A new study published in UEG Journal has found that poor oral health is associated with a 75% increased risk of hepatocellular carcinoma (HCC) - the most common type of liver cancer.
The study, by researchers at Queen’s University Belfast, analysed a large cohort of over 469,000 people in the UK, investigating the association between oral health conditions and the risk of a number of gastrointestinal cancers, including liver, colon, rectum and pancreatic cancer.
Whilst no significant associations were observed on the risk of the majority gastrointestinal cancers and poor oral health, a substantial link was found for hepatobiliary cancer.
Models were applied to estimate the relationship between cancer risk and self-reported oral health conditions, such as painful or bleeding gums, mouth ulcers and loose teeth.
Poor oral health has been “Associated with the risk of several chronic diseases, such as heart disease, stroke and diabetes”, explained Dr Haydée WT Jordão, from the Centre of Public Health at Queen’s University Belfast and lead author of the study.
He continued, “However, there is inconsistent evidence on the association between poor oral health and specific types of gastrointestinal cancers, which is what our research aimed to examine.”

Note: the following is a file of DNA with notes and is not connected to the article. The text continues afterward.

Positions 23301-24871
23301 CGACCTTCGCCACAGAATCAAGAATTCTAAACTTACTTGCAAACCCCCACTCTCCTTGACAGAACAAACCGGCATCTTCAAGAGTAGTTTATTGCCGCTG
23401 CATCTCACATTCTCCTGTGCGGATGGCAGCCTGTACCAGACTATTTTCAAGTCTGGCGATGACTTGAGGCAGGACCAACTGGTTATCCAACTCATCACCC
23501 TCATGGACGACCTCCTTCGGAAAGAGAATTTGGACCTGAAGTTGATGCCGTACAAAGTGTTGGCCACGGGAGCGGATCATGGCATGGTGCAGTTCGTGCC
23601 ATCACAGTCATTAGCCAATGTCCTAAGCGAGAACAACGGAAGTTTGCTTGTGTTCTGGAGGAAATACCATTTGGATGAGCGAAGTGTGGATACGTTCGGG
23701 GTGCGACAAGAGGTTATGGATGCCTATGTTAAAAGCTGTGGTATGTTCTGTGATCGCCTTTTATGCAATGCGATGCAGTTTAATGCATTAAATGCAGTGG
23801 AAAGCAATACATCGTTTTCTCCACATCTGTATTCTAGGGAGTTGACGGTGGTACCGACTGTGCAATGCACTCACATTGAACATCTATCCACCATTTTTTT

“The liver contributes to the elimination of bacteria from the human body. When the liver is affected by diseases, such as hepatitis, cirrhosis or cancer, its function will decline and bacteria will survive for longer and therefore have the potential to cause more harm. One bacteria, fusobacterium nucleatum, originates in the oral cavity but its role in liver cancer is unclear. Further studies investigating the microbiome and liver cancer are therefore warranted.”
Liver cancer is the sixth bigger cancer killer in the EU, claiming the lives of almost 60,000 people per year. The five-year survival rate for the disease across Europe is just 11%4 and approximately nine in 10 cases are in individuals over the age of 55.